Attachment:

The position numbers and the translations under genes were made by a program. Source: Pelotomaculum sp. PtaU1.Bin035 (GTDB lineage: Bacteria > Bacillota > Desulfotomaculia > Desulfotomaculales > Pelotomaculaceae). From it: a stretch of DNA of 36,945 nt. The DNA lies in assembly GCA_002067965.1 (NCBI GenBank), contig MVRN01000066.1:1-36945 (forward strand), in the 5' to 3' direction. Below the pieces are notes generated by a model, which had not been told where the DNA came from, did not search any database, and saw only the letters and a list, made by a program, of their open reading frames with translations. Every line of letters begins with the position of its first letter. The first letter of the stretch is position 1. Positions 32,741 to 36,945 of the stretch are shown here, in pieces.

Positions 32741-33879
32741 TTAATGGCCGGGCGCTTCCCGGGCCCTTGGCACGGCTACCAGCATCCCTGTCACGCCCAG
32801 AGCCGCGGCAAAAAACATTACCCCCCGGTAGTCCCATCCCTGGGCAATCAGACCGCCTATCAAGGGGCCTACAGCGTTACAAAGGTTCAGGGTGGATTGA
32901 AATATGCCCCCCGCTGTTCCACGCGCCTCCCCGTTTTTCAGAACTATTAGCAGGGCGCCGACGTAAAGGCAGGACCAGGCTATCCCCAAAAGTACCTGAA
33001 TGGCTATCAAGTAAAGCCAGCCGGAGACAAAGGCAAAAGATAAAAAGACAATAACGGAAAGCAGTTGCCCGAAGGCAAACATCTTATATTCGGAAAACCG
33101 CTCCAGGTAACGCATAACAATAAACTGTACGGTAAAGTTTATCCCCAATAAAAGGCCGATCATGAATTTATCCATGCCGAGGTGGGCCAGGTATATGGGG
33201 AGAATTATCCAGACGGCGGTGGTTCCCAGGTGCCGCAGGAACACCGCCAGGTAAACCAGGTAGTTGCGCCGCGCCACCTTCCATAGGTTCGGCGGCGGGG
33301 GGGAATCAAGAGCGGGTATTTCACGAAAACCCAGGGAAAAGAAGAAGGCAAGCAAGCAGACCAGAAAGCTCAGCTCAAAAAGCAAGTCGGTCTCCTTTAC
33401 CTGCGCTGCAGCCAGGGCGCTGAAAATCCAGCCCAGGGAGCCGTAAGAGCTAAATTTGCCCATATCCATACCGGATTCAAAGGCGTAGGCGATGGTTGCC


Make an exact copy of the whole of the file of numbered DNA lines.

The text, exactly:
The position numbers and the translations under genes were made by a program. Source: Pelotomaculum sp. PtaU1.Bin035 (GTDB lineage: Bacteria > Bacillota > Desulfotomaculia > Desulfotomaculales > Pelotomaculaceae). From it: a stretch of DNA of 36,945 nt. The DNA lies in assembly GCA_002067965.1 (NCBI GenBank), contig MVRN01000066.1:1-36945 (forward strand), in the 5' to 3' direction. Below the pieces are notes generated by a model, which had not been told where the DNA came from, did not search any database, and saw only the letters and a list, made by a program, of their open reading frames with translations. Every line of letters begins with the position of its first letter. The first letter of the stretch is position 1. Positions 32,741 to 36,945 of the stretch are shown here, in pieces.

Positions 32741-33879
32741 TTAATGGCCGGGCGCTTCCCGGGCCCTTGGCACGGCTACCAGCATCCCTGTCACGCCCAG
32801 AGCCGCGGCAAAAAACATTACCCCCCGGTAGTCCCATCCCTGGGCAATCAGACCGCCTATCAAGGGGCCTACAGCGTTACAAAGGTTCAGGGTGGATTGA
32901 AATATGCCCCCCGCTGTTCCACGCGCCTCCCCGTTTTTCAGAACTATTAGCAGGGCGCCGACGTAAAGGCAGGACCAGGCTATCCCCAAAAGTACCTGAA
33001 TGGCTATCAAGTAAAGCCAGCCGGAGACAAAGGCAAAAGATAAAAAGACAATAACGGAAAGCAGTTGCCCGAAGGCAAACATCTTATATTCGGAAAACCG
33101 CTCCAGGTAACGCATAACAATAAACTGTACGGTAAAGTTTATCCCCAATAAAAGGCCGATCATGAATTTATCCATGCCGAGGTGGGCCAGGTATATGGGG
33201 AGAATTATCCAGACGGCGGTGGTTCCCAGGTGCCGCAGGAACACCGCCAGGTAAACCAGGTAGTTGCGCCGCGCCACCTTCCATAGGTTCGGCGGCGGGG
33301 GGGAATCAAGAGCGGGTATTTCACGAAAACCCAGGGAAAAGAAGAAGGCAAGCAAGCAGACCAGAAAGCTCAGCTCAAAAAGCAAGTCGGTCTCCTTTAC
33401 CTGCGCTGCAGCCAGGGCGCTGAAAATCCAGCCCAGGGAGCCGTAAGAGCTAAATTTGCCCATATCCATACCGGATTCAAAGGCGTAGGCGATGGTTGCC